The short-lived Tokyo magazine Provoke is now recognized as a major achievement in world photography of the last 50 years. A major international traveling show, which has Chicago as its only North American venue, this exhibition is the first survey of postwar Japanese art to be organized at the Art Institute and draws heavily on the the museum’s collection—more than 60% of the over 200 items on display belong to the Art Institute.
OPENING JANUARY 28—http://bit.ly/2jMlnUx
11 hours 50 min ago The Art Institute of Chicago NOW ON VIEW—The Italian–born American artist Josef Stella revisited his native Italy in 1922, where he became fascinated by Renaissance painting. Drawing inspiration from Sandro Botticelli, Stella began to produce decorative, detailed, symbolic compositions, such as A Vision (seen here). Stella was enthralled by the tropical plants he observed at the Bronx Botanical Garden in New York, and he imagined an iconic woman growing out of the earth like the towering flowers on either side of her.
The French–born American artist Gaston Lachaise found his own iconic inspiration for the sculpture, Woman (Elevation), in Isabel Dutaud Nagle, whom he later married, telling her, “I want to create a miracle with it… as great as you.” This sculpture represents Lachaise’s first full-scale expression of the idealized female form that would come to dominate his art. Modernists like Lachaise believed preclassical art possessed a primitive vitality absent from later art forms.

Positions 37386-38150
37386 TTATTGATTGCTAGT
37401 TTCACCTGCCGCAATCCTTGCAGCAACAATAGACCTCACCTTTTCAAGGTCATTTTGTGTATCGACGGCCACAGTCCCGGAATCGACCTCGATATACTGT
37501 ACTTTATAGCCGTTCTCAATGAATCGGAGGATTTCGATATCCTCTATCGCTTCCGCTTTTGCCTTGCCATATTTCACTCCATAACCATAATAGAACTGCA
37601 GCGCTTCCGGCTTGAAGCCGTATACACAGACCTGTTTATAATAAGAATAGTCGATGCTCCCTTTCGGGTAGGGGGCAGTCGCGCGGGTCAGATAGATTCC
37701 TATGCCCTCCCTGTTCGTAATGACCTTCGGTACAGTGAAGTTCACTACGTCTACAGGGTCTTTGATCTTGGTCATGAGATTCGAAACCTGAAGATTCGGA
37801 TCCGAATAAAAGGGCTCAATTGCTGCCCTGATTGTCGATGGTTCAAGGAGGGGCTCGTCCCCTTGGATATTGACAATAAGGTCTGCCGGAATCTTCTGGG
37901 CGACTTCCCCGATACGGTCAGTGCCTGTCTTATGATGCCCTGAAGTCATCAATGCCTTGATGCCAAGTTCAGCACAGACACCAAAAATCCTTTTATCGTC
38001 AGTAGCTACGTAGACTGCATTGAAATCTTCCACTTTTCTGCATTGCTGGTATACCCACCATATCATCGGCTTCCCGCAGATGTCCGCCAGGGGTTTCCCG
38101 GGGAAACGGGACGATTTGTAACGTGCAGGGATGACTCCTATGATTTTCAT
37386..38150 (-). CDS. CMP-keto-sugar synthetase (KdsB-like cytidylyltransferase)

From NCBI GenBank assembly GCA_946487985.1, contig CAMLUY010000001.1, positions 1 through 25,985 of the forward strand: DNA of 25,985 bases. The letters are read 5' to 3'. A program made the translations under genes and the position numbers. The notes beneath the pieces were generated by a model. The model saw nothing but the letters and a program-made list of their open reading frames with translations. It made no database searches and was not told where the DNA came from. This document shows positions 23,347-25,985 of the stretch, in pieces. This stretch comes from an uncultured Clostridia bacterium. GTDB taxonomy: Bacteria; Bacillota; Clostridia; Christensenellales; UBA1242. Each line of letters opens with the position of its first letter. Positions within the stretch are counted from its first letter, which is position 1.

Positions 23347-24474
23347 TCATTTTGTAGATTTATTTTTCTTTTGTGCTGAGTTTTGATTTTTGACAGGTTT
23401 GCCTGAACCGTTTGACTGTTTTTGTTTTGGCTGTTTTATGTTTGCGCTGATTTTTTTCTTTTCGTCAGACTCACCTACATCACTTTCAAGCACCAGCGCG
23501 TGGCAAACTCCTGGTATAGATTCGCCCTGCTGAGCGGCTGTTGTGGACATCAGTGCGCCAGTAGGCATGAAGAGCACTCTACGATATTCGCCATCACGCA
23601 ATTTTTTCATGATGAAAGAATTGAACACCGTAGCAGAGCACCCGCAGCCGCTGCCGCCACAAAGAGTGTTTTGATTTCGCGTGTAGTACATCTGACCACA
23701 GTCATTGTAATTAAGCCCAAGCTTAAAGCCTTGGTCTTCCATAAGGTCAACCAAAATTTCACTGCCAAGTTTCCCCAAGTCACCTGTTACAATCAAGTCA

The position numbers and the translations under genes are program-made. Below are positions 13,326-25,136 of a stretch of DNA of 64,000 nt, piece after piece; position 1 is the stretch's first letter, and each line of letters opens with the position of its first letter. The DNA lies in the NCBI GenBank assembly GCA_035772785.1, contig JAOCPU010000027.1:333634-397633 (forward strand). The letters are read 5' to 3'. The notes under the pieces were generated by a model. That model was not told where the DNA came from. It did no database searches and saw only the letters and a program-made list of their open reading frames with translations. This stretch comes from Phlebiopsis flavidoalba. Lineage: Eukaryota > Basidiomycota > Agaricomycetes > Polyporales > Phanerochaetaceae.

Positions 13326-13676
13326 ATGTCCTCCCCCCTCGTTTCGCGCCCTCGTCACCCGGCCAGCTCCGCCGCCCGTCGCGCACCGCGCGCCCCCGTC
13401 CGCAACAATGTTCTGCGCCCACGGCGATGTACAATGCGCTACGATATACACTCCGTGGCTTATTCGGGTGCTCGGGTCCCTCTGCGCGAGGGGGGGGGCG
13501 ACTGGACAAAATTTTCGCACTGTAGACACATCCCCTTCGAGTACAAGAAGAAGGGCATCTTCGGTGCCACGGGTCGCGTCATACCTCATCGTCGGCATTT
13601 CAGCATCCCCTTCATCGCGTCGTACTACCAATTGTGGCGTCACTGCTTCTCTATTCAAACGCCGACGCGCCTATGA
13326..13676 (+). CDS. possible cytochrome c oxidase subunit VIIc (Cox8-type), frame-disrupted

See Josef Stella’s A Vision (1925/26) and Gaston Lachaise’s Woman (Elevation) (1912–15; cast 1927)—on view in Gallery 271.
1 day 8 hours ago The Art Institute of Chicago NOW OPEN—Rodney McMillian: a great society
Our latest exhibition in the Modern Wing represents the last decade of the artist’s work in video. Grappling with the complexities of class, race, and place in America, Rodney McMillian employs elements of performance, public speaking, oral history—and his interest in the science fiction genre—to expose the social and psychological consequences of economic inequality, endemic racism, and the failed promise of freedom and prosperity for all of its citizens. While McMillian's work engages the often stark realities of history and contemporary culture, it is motivated by the potential for alternative realities and future transformation.
See Rodney McMillian: a great society on view in the Modern Wing through March 26.